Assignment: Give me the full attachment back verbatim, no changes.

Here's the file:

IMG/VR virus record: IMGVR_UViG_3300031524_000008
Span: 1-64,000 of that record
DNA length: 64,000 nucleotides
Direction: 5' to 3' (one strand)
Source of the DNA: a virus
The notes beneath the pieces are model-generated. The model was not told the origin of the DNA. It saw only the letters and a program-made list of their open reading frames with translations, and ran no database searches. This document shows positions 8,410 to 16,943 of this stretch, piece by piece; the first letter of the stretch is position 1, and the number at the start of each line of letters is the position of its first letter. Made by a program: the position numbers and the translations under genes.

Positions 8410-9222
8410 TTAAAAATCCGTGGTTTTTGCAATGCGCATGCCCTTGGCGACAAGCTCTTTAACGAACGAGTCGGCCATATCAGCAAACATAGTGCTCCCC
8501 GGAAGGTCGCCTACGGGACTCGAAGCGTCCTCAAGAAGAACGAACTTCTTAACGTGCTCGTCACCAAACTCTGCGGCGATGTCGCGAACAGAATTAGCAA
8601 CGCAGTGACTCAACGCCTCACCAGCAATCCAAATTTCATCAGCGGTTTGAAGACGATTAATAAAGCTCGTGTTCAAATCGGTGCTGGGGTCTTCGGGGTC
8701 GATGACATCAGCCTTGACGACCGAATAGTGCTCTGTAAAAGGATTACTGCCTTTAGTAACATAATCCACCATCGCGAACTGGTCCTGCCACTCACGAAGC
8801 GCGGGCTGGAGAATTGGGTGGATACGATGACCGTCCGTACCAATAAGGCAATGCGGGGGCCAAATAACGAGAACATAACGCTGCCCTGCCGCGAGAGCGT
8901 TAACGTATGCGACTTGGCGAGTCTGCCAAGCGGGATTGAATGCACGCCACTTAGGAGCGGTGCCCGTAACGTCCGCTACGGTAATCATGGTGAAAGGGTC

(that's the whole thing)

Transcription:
IMG/VR virus record: IMGVR_UViG_3300031524_000008
Span: 1-64,000 of that record
DNA length: 64,000 nucleotides
Direction: 5' to 3' (one strand)
Source of the DNA: a virus
The notes beneath the pieces are model-generated. The model was not told the origin of the DNA. It saw only the letters and a program-made list of their open reading frames with translations, and ran no database searches. This document shows positions 8,410 to 16,943 of this stretch, piece by piece; the first letter of the stretch is position 1, and the number at the start of each line of letters is the position of its first letter. Made by a program: the position numbers and the translations under genes.

Positions 8410-9222
8410 TTAAAAATCCGTGGTTTTTGCAATGCGCATGCCCTTGGCGACAAGCTCTTTAACGAACGAGTCGGCCATATCAGCAAACATAGTGCTCCCC
8501 GGAAGGTCGCCTACGGGACTCGAAGCGTCCTCAAGAAGAACGAACTTCTTAACGTGCTCGTCACCAAACTCTGCGGCGATGTCGCGAACAGAATTAGCAA
8601 CGCAGTGACTCAACGCCTCACCAGCAATCCAAATTTCATCAGCGGTTTGAAGACGATTAATAAAGCTCGTGTTCAAATCGGTGCTGGGGTCTTCGGGGTC
8701 GATGACATCAGCCTTGACGACCGAATAGTGCTCTGTAAAAGGATTACTGCCTTTAGTAACATAATCCACCATCGCGAACTGGTCCTGCCACTCACGAAGC
8801 GCGGGCTGGAGAATTGGGTGGATACGATGACCGTCCGTACCAATAAGGCAATGCGGGGGCCAAATAACGAGAACATAACGCTGCCCTGCCGCGAGAGCGT
8901 TAACGTATGCGACTTGGCGAGTCTGCCAAGCGGGATTGAATGCACGCCACTTAGGAGCGGTGCCCGTAACGTCCGCTACGGTAATCATGGTGAAAGGGTC